Basic Plot Summary: A man steals some rampion from a witch’s garden and the witch forces him to give her the baby his wife is carrying. The baby, Rapunzel, grows to be beautiful, with very long golden hair and when she turns twelve, the witch locks her in a tower, which only she can access by climbing Rapunzel’s hair. A prince hears Rapunzel singing and overhears the witch calling her to let down her hair. He does the same after the witch leaves and he and Rapunzel fall in love and plan to marry. But Rapunzel accidentally mentions him to the witch, who cuts off her hair and sends her out to the wilderness. When the prince returns, the witch tells him he will never see her again and pushes him from the tower, where he is blinded by thorns. He and Rapunzel find each other again and her tears cure his blindness. They return to his kingdom and live happily with their twins.
Published as part of the Brothers Grimm’s first collection, the story of Rapunzel can be traced back through German, French and Italian folklore and even seems linked to a 10th Century Persian poem. The word ‘Rapunzel’ is a translation of ‘rampion,’ which is the vegetable that her mother craves from the witch’s garden. The issue of Rapunzel giving birth to twins while wandering in the wilderness is handled differently or removed from the story in several versions, since it implies the prince’s visits involved more than just spouting love poems. The story’s been adapted for several television and movie versions, including Disney’s popular Tangled, which retained the original name of the witch, Mother Gothel, although it strayed from the path of the original story.
Rapunzel – This version, from author/illustrator Sarah Gibb, follows the original story fairly closely, although it leaves out the twins and ends with Rapunzel and the prince getting married and Rapunzel being reunited with her parents, which is a nice touch. It’s a very girly version of the story, with an abundance of pink and hundreds of flowers in the artwork. Some of the artwork is done in silhouette and those are some of my favorite pictures. (Albert Whitman & Company, 2010)
Rapunzel – Author Barbara Rogasky adapts the Brothers Grimm version of the story and the book’s inside flap states that she had illustrator Trina Schart Hyman in mind when she did so. She focuses a great deal of time on the opening story of Rapunzel’s real parents and includes a heartbreaking illustration of Rapunzel’s mother weeping over her empty cradle. The artwork is beautiful, with folk art borders and soft muted colors. Ms. Rogasky includes Rapunzel’s twins but adds that she and the prince had married in secret, thereby making them legitimate. (Holiday House, 1982)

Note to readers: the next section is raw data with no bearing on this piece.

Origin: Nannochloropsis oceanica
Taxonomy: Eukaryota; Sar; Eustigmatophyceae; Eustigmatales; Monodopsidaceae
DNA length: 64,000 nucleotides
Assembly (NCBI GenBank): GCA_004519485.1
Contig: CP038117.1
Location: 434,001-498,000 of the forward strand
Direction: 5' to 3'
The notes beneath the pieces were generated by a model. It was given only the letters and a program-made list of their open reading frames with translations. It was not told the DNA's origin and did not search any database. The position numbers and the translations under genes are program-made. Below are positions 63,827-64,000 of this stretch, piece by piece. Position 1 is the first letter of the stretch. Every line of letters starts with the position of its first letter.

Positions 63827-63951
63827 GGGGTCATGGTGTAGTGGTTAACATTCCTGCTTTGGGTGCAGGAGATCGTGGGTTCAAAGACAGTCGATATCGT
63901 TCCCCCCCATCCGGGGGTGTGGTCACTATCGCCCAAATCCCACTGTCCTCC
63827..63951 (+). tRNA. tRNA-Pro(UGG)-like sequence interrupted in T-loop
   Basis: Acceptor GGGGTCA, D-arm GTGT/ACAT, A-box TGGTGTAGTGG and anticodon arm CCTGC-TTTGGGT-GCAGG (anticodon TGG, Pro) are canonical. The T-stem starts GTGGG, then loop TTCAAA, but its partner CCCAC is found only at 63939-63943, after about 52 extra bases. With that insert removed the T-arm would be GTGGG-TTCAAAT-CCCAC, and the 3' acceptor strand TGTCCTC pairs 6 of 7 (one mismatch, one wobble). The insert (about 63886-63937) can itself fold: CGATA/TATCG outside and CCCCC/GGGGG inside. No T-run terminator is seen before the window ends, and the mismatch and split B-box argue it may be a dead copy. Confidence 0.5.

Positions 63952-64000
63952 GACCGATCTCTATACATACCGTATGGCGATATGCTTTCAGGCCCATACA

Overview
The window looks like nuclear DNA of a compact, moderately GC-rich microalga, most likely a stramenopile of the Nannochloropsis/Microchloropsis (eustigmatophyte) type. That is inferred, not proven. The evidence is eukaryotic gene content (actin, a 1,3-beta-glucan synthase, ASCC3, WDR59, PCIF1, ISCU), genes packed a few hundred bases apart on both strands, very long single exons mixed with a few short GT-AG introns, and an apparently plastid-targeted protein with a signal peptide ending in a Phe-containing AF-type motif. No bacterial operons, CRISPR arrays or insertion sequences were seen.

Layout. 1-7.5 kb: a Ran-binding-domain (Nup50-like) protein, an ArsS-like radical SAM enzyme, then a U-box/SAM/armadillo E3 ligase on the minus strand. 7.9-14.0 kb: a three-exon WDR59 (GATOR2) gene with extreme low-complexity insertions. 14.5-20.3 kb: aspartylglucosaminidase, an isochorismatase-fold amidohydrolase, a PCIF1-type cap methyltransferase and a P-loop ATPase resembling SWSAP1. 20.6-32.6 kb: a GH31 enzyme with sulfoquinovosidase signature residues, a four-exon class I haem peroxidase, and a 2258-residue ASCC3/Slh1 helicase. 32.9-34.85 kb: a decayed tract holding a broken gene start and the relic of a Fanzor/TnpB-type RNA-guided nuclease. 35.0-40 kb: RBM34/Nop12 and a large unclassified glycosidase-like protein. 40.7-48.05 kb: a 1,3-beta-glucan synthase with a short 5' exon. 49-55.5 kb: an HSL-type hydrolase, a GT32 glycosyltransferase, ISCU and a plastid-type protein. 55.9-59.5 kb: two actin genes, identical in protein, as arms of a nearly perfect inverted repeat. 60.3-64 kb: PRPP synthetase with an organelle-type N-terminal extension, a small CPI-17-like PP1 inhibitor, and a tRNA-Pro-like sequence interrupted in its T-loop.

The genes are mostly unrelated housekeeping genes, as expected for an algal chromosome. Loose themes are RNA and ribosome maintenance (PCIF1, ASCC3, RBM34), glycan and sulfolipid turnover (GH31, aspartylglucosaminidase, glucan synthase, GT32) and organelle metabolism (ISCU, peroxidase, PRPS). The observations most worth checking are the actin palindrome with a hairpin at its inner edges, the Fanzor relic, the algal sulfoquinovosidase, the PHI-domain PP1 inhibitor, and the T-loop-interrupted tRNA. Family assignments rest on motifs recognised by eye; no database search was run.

Rapunzel (A Groovy Fairy Tale) – This was the second time-twisted fairy tale adaptation from the brother and sister team of Lynn and David Roberts and this one is set (as you may guess from the title) in the 1970’s. In a note in the back of the book, Mr. Roberts states that it was an easy thing to connect Rapunzel’s long hair to the hippie era. Here, she lives in a high rise apartment and listens to David Bowie and ABBA and Blondie and has to deal with her Aunt Esme, who is the meanest lunch lady in the city. The artwork is packed with references to the 1970’s and, for those who are familiar with the Roberts’ first collaboration, there are even some references to their first book, since they envision Rapunzel here to be related to Cinderella there. It’s a lot of fun. (Harry N. Abrams, Inc., 2003)
Sugar Cane: A Caribbean Rapunzel – The story is given some Caribbean flavor in this version from author Patricia Storace. Sugar Cane is the name of the girl and also the food that her mother craves while pregnant. It’s Madame Fate who takes the child and hides her in a tower on an island, but she also brings many people to the island to educate the girl. Raul Colon’s illustrations are filled with the color and imagery of the Caribbean islands and offer a very different look for this traditional princess. The book’s text is very detailed and the story will take longer to read, but if you are looking for a spin on the original, this is a very good one. (Hyperion Books for Children, 2007)
Rapunzel and the Seven Dwarfs – Storyteller Willy Claflin brings in his sidekick, Maynard Moose, to share this ‘Mother Moose Tale’ which is a mash-up of Rapunzel and Snow White, told in a loose folk tale style. Because it’s being relayed by Maynard Moose, the grammar and word usage strays from the expected, resulting in a fun and very funny story, with sentences like, “So the eight or nine seven dwarfs see Punzel in the duck pond, and they do not want her to drowndify herself – no!” Helpful definitions for the Moose vocabulary words are included and a CD is available for readers to hear the story told in its original style. James Stimson’s digital artwork shines here, making these characters even more fun. I loved this book a ton. (August House, 2011)
And what did we learn? What I take away from Rapunzel is that locking someone away to keep them as only yours is the surest way to lose them forever.